Chorley Pals project receives £270,000 lottery funding

Chorley Cenotaph
Image caption The project will see the names of the fallen engraved on the town's war memorial

A project to remember Chorley's servicemen and women has been awarded £270,000 by the Heritage Lottery Fund.

The Chorley Pals Memorial Charity will use the grant to redevelop the Memorial Room at Astley Hall and set up a new exhibition and heritage trail.

The Chorley Remembers project will culminate with the engraving of the names of the fallen around the town's war memorial in Astley Park.

Steve Williams from the project said the plan was creating "great interest".

He said: "It's not just about the First World War, it's also for the Boer War, Second World War and modern conflicts.

"Chorley men and women served in those conflicts over the years and we want to record them."


The new exhibition will tell the story of the social and military history of Chorley and there will be an education programme for local schools and adults.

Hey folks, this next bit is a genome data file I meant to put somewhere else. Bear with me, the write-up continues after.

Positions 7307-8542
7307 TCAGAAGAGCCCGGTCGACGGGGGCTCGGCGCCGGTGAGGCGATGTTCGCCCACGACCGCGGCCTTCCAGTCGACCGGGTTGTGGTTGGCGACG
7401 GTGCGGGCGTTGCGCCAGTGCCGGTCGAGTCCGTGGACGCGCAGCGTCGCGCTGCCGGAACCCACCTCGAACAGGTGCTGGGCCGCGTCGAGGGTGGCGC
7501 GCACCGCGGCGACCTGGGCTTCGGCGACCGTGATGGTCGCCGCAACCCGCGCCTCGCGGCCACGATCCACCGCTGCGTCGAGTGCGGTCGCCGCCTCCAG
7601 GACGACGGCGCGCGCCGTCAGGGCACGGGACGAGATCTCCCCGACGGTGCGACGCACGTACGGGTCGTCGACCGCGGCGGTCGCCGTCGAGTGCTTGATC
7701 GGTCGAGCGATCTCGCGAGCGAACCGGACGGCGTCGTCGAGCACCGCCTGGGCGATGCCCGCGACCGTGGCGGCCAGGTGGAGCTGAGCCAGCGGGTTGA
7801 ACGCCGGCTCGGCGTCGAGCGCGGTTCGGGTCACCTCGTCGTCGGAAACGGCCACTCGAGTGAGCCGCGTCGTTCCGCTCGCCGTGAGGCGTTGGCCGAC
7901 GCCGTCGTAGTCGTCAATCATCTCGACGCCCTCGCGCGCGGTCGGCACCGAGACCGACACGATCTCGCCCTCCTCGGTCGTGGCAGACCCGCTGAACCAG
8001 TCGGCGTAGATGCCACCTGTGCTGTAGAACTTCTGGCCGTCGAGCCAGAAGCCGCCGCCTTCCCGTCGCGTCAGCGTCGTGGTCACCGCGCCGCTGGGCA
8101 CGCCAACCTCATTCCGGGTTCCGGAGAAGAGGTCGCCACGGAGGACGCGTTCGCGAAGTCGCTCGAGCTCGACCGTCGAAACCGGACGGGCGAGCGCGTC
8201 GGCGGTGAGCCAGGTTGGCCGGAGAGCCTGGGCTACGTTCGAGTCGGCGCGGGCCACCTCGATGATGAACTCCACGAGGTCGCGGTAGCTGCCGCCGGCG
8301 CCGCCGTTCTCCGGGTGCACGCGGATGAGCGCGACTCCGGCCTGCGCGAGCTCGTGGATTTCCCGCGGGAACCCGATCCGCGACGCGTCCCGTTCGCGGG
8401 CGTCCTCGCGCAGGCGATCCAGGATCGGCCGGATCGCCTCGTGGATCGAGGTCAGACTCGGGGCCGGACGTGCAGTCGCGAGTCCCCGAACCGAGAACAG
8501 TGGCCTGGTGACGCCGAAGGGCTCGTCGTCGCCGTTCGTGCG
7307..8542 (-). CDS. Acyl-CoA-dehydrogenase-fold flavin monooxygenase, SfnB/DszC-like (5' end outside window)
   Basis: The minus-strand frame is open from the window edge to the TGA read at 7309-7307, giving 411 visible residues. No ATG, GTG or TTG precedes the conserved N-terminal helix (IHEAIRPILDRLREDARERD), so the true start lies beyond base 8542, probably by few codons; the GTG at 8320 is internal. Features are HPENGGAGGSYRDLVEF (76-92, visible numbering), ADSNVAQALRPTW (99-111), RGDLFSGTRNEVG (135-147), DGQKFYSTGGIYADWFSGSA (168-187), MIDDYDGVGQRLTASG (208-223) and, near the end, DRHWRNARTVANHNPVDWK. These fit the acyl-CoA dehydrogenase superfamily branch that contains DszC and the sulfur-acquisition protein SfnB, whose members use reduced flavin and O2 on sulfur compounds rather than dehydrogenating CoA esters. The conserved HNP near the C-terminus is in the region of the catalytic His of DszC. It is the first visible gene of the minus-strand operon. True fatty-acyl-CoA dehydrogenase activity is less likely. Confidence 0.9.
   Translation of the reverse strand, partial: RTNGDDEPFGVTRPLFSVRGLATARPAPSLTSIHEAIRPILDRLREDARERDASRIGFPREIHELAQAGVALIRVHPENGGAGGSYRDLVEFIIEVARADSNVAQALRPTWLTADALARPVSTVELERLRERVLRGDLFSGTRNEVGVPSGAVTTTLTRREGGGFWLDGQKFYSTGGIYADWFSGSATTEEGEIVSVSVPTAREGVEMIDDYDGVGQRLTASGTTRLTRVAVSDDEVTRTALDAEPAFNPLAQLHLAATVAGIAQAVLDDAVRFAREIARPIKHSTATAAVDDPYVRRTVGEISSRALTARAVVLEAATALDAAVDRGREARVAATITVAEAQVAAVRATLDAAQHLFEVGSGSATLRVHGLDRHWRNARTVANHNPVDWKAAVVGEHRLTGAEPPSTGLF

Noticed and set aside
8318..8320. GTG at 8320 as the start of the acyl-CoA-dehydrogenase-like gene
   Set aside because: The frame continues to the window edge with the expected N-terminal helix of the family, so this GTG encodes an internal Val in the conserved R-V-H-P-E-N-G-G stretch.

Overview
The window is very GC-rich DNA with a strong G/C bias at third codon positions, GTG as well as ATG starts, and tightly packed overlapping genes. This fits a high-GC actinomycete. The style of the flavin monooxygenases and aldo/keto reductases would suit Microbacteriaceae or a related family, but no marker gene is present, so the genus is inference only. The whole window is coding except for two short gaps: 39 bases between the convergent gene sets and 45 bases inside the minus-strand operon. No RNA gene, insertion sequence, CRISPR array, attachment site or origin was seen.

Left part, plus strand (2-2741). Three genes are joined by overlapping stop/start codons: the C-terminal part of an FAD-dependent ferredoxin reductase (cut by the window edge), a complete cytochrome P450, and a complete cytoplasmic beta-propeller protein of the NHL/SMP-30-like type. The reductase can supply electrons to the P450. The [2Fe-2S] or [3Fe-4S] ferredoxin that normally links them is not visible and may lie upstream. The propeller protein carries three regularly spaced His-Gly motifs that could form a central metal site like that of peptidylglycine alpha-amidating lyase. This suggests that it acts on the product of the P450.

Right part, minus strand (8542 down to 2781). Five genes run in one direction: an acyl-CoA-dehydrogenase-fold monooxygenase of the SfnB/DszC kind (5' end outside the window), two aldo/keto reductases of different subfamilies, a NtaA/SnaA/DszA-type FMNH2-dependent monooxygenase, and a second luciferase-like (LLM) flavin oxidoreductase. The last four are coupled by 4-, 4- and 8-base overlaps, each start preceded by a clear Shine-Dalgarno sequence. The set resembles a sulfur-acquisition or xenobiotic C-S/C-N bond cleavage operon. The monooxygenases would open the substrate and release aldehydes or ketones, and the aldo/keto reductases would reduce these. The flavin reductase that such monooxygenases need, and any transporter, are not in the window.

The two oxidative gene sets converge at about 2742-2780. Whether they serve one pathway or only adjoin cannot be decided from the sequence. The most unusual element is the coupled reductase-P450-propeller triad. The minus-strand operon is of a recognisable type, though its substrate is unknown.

The Memorial Room at Astley Hall will be redeveloped into a Remembrance experience and work will also take place to improve access to the Chorley Pals Memorial site.

The town has had a barracks and drill hall since Victorian times supplying volunteers to the armed forces for more than 150 years, including 3,500 in World War I - around 6% of the population of Chorley.

Chorley ROF was one of the Royal Ordinance factories, at its peak employing more than 40,000 people producing munitions, including involvement in the bouncing bombs used in the famous Dambusters' raid in May 1943.

The factory closed down over the intervening decades and the project intends to record the workers' stories.

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